Ξ October 14th, 2013 | → 0 Comments | ∇ Autumn, Canada, fall colours, family, health/happiness, holiday(s), home, home and garden, nature, Ontario, Photography, United States |
Celebrating Thanksgiving with Family, Finding the Perfect Gourd
Not much goes on in the way of celebration of Canada’s Thanksgiving here but since it does often co-inside with the American Columbus Day school-and-government holiday, we use that as a reason to go to Goebbert’s Farm in South Barrington. We usually start our visit by finding the perfect gourds to decorate the house with. Each year, there seems to be a new colour or bizarrely-shaped gourd. This year, there were red pumpkins–as in a full-on Christmas-like red. I passed on them. As far out as I like to go is white mixed with greens, oranges and yellow. Roger always picks the Indian corn for hanging on the door. Since we have no little kids anymore I don’t go all-out with the spooky decor, though I do have some porcelain favorites, with a farm-scene scarecrow, and a little witch and ghost. We have a pretty life-like/life size looking raven, too, but my days of spreading fake webs around are over– so horns-o-plenty with colourful gourds it is. Oh, we put large pumpkins outside to gives thing some colour. And if I found a cool zombie I would get it to hang up.
To celebrate Thanksgiving without the work we stopped by the always-delish Goebbert’s bakery which is conveniently on site with the gourds, the kid stuff like animal rides, hay rides, the haunted house and the ones we don’t pass up–the animal farm and the corn maze. Hot cider and fresh apple pie is my standard and the boys do pumpkin pie. We brought home apple cider donuts, apple butter and pumpkin butter, too. It was a beautiful, temperate day–totally different than how it will be in six weeks for American Thanksgiving.
Hope everyone had as nice a day as we did!
Happy Thanksgiving! Have a great week!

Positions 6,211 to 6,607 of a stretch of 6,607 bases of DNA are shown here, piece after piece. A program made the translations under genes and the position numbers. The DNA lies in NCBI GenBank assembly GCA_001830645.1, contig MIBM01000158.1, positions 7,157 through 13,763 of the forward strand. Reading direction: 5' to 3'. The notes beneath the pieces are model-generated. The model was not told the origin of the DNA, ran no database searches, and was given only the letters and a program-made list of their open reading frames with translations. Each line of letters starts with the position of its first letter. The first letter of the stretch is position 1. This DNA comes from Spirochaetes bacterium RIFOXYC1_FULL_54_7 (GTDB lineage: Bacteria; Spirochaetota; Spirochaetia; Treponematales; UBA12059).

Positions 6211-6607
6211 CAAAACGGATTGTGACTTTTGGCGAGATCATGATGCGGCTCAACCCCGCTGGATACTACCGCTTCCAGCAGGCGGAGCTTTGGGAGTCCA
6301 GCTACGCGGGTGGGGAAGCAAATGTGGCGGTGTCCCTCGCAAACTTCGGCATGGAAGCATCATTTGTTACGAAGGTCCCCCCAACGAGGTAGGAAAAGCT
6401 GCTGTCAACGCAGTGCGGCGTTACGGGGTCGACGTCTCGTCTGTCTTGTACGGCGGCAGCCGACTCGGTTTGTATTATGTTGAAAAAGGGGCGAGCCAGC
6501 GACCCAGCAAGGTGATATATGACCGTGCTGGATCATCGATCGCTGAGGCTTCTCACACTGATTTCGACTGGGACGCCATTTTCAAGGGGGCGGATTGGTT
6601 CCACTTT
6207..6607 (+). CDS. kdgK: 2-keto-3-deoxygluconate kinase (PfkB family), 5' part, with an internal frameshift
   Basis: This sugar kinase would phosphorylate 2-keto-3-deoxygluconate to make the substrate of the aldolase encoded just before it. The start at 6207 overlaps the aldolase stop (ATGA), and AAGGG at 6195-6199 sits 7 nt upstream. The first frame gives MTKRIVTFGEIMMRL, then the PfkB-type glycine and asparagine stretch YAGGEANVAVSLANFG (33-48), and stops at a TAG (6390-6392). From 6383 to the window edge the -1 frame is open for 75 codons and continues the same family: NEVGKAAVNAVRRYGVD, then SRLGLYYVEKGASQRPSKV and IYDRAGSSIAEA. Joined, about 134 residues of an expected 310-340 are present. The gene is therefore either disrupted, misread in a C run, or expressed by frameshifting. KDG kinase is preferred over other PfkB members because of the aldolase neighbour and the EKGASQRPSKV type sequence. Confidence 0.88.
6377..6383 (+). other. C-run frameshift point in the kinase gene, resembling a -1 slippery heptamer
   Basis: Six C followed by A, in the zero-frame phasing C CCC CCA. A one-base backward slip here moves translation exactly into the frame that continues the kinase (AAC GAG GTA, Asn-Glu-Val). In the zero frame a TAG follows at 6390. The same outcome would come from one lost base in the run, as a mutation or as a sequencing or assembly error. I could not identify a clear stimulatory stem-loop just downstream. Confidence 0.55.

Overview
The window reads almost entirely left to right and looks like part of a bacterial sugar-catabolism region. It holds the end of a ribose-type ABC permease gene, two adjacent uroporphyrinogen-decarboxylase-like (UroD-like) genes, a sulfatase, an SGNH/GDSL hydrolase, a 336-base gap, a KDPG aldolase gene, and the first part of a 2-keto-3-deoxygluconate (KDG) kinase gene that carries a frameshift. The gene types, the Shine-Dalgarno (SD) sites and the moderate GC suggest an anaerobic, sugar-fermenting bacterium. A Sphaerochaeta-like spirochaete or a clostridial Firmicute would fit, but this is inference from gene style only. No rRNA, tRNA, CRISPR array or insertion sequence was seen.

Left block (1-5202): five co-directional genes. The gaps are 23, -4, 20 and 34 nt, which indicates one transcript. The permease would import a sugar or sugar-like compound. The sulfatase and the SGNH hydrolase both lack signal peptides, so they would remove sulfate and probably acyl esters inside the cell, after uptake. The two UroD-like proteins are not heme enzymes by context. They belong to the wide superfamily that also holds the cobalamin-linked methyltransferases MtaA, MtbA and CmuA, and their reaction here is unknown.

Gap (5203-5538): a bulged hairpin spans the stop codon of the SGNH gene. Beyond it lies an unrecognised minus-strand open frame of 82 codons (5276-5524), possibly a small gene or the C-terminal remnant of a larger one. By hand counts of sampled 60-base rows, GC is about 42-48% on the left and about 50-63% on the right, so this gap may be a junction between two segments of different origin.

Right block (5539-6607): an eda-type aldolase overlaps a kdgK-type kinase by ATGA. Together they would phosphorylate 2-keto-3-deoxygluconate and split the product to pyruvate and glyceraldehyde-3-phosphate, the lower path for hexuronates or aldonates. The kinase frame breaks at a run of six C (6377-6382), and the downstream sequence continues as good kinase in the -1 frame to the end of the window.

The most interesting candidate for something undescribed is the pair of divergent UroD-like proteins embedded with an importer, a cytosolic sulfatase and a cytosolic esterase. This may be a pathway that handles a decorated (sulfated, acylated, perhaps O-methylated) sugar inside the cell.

History of Thanksgiving in Canada
The history of Thanksgiving in Canada goes back to an English explorer, Martin Frobisher, who had been futilely attempting to find a northern passage to the Orient. He did, however, establish a settlement in Canada. In the year 1578, Frobisher held a formal ceremony in what is now the province of Newfoundland and Labrador, to give thanks for surviving the long journey. This event is widely considered to be the first Canadian Thanksgiving, and the first official Thanksgiving to occur in North America. More settlers arrived and continued the ceremonial tradition initiated by Frobisher, who was eventually knighted and had an inlet of the Atlantic Ocean in northern Canada named after him — Frobisher Bay now known as Iqualuit.
It should be noted that the 1578 ceremony was not the first Thanksgiving as defined by First Nations tradition. Long before the time of Martin Frobisher, it was traditional in many First Nations cultures to offer an official giving of thanks during autumnal gatherings. In Haudenasonee culture, Thanksgiving is a prayer recited to honor “the three sisters” (i.e., beans, corn and squash) during the fall harvest.
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